Australians recycled 60 per cent of the total waste we produced in 2014-15, according to the latest national waste report, ABC News says.
For most of us, recycling means we put our waste in the yellow-top bin. That is then picked up, taken to a recycling facility and turned back into its basic material — plastic, glass, aluminium, paper.
But it turns out recycling is not so simple, and there are major problems in the Australian industry.
A Four Corners investigation last year and more recent Fairfax investigation found significant amounts of recyclable materials are being dumped in landfill.
And when China stopped taking Australia’s recyclable plastics at the beginning of this year, it became apparent just how dependent our industry was on shipping our waste overseas.
Industry leaders admit Australia’s recycling industry is in crisis, but they also say there are some very simple ways it can be fixed.
Helen Millicer, who is currently using her Churchill Fellowship to research circular economies in Europe, says if we stimulate the market for recycled materials in Australia, the industry that is already here will invest and expand, ultimately diverting more of our waste from landfill.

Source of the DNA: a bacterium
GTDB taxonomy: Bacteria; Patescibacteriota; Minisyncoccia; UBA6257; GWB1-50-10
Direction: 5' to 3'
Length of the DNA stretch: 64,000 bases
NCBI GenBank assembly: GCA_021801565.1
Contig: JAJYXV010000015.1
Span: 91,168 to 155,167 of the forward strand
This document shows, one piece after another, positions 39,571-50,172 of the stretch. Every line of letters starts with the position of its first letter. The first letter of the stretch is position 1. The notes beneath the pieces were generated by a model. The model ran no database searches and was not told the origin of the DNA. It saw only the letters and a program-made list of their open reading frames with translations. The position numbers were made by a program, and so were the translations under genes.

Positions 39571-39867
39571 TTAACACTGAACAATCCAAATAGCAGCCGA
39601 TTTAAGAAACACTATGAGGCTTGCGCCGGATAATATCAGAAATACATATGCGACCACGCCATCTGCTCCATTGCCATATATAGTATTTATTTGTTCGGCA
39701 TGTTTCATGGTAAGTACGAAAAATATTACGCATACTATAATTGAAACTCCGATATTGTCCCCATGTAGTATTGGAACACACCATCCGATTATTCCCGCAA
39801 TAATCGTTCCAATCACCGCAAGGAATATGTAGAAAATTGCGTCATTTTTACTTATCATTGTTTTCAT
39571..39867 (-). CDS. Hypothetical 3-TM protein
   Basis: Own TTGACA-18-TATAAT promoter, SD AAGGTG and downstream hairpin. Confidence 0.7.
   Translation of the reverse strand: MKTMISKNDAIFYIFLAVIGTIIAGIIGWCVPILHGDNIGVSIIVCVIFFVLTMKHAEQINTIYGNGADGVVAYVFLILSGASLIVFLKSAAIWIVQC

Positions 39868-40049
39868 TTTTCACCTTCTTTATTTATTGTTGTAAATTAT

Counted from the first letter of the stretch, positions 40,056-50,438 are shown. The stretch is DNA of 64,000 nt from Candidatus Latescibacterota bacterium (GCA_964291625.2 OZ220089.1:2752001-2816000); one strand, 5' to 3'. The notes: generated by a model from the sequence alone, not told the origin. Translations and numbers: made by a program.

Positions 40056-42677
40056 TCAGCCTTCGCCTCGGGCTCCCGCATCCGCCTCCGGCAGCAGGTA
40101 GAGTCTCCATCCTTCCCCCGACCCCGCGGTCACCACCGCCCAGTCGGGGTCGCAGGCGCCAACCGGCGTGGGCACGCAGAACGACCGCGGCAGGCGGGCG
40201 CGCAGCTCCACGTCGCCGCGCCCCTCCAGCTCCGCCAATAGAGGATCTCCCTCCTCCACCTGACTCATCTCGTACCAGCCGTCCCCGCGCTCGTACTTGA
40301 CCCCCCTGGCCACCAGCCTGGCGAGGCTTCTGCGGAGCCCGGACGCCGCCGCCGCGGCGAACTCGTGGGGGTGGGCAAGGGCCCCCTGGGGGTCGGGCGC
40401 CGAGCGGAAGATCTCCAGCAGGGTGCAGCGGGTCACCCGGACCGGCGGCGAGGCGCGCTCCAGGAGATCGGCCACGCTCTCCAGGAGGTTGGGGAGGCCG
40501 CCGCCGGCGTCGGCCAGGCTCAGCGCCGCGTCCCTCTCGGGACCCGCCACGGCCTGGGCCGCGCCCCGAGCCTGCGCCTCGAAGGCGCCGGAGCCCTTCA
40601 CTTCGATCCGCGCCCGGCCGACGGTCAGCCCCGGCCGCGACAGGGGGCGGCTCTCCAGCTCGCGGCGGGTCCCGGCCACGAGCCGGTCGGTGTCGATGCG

“We need to establish market pull, that’s the first thing,” she said.
Like most experts, Jenni Downes from the University of Sydney’s Institute for Sustainable Futures thinks the China ban is the disruption the industry needed.
“Those disruptions have a great deal of pain first. There will be problems, but there could be great solutions,” she said.
As well as improving our local recycling, Ms Downes said it’s time to look at other options like bottle deposit schemes — where glass and plastic bottles are returned, sterilised and reused such as in the German Pfand system which provides incentives for drinks companies to supply their products in multi-use plastic or glass bottles.